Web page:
You can observe whether this method helps or if they only become more toxic or needy. It could be effective because it’s a clear predictor of behaviour. It creates a form of pressure for them not to behave in a predicted way. They can choose whether they want your appreciation for respecting your boundaries and whether it helps their appearance or fake persona to have contact with you.

You need to be able to acknowledge and name specifically what’s going on in your interactions and what behaviour you will not be part of. It requires you to be quite solid. If you’re are aware when this person is trying to manipulate you and you have a certain emotional detachment to them as well, this could be a way to interact with a narcissistic sibling.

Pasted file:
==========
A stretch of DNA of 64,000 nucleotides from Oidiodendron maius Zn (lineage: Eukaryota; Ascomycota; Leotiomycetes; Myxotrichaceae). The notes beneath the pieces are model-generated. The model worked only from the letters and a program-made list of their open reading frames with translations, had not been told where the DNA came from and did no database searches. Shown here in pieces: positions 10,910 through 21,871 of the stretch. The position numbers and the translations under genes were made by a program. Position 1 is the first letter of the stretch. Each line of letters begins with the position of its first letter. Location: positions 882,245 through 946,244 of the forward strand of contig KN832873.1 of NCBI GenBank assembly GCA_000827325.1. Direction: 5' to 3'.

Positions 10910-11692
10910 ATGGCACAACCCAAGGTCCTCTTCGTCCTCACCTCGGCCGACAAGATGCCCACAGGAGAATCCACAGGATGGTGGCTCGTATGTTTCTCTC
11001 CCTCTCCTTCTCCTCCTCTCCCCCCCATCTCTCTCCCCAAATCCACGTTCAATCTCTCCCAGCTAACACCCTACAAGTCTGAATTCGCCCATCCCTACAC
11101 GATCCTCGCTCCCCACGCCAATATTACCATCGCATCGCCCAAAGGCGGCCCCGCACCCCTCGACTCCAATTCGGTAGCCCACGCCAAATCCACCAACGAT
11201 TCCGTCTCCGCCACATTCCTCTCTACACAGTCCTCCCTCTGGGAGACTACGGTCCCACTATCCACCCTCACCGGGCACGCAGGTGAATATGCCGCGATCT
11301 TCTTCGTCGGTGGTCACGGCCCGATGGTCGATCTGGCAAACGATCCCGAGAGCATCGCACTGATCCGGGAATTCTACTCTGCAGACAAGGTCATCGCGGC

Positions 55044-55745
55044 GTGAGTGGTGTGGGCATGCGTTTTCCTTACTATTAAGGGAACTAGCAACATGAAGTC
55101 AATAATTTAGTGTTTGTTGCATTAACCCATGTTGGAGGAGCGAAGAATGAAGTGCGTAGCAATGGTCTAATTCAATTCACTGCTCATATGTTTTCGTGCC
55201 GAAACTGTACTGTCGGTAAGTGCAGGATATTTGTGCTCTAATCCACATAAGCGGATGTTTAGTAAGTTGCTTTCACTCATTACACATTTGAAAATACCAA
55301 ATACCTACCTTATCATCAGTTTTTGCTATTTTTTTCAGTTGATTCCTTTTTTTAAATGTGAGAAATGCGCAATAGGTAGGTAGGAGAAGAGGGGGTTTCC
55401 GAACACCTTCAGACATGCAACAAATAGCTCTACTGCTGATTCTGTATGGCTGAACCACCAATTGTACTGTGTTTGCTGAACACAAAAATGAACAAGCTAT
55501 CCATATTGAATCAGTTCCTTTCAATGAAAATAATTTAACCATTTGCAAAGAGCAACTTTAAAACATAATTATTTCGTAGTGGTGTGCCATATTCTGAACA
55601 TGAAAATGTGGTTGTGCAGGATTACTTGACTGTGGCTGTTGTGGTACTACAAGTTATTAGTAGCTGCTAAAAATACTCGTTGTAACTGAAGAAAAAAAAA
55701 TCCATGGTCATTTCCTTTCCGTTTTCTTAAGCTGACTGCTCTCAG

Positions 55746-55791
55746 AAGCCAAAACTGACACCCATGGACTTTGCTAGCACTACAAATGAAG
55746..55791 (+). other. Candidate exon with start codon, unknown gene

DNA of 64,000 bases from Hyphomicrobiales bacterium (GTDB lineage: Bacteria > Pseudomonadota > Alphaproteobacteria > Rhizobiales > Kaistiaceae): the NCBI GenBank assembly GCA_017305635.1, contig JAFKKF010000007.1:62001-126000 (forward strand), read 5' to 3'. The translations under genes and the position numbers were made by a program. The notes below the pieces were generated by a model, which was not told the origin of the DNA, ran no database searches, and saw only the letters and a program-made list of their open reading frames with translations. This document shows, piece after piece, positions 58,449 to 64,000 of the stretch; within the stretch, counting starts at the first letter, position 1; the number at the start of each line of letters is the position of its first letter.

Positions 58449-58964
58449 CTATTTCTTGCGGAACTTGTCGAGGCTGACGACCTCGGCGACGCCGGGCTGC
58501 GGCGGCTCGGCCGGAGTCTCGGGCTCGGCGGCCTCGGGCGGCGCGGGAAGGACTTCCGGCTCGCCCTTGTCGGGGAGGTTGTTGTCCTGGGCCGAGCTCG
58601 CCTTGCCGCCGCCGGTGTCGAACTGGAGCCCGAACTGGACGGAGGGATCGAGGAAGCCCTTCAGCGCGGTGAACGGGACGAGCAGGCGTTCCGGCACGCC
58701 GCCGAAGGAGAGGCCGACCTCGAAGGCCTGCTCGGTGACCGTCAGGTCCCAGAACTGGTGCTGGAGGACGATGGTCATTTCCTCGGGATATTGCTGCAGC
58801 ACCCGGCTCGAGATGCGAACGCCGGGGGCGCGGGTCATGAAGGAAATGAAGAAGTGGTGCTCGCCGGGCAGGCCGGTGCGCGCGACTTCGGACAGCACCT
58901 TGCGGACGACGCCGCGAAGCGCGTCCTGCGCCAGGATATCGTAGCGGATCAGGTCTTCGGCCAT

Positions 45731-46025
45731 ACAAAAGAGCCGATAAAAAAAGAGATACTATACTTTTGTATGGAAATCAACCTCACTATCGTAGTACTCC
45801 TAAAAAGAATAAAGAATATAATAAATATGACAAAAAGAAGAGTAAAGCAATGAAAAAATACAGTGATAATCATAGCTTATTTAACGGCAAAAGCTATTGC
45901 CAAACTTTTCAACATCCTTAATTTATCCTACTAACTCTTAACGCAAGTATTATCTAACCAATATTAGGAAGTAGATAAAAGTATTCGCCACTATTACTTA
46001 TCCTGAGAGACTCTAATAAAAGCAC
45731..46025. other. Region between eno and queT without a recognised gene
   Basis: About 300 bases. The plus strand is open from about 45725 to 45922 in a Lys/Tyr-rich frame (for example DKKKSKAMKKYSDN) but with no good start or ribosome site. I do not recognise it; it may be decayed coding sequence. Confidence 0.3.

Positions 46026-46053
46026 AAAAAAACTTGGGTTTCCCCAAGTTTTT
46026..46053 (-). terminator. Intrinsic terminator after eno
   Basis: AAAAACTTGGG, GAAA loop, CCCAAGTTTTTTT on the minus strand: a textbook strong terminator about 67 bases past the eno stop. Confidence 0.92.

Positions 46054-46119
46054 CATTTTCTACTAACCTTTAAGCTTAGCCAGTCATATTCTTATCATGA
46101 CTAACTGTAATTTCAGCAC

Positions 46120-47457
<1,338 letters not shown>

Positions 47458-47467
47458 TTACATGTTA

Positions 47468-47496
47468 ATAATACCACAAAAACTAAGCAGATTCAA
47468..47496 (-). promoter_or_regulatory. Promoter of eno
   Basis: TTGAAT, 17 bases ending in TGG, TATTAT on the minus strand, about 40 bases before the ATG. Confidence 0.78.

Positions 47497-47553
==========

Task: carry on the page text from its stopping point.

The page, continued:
If you feel this method will be impossible with this person or with how you want to be yourself, it will not be useful and I advise going no contact or minimizing contact.

2. Minimizing contact: emotionally detaching using the grey rock method and conscious breathing

In this method, you basically minimize (emotional) interactions and reduce the narcissistic supply given to your narcissistic sibling. You become as boring and unappealing as a grey rock. It requires you to basically become emotionally non-responsive. You only respond when necessary and don’t ask questions or show interest in the narcissist.

If you feel like you can’t go no contact right away you could try this method and read my in-depth article about the grey rock method. It will help you emotionally detaching from a narcissist. You can consider this method as well if the toxicity of your sibling is not that great and you do want to see them even though it requires energy.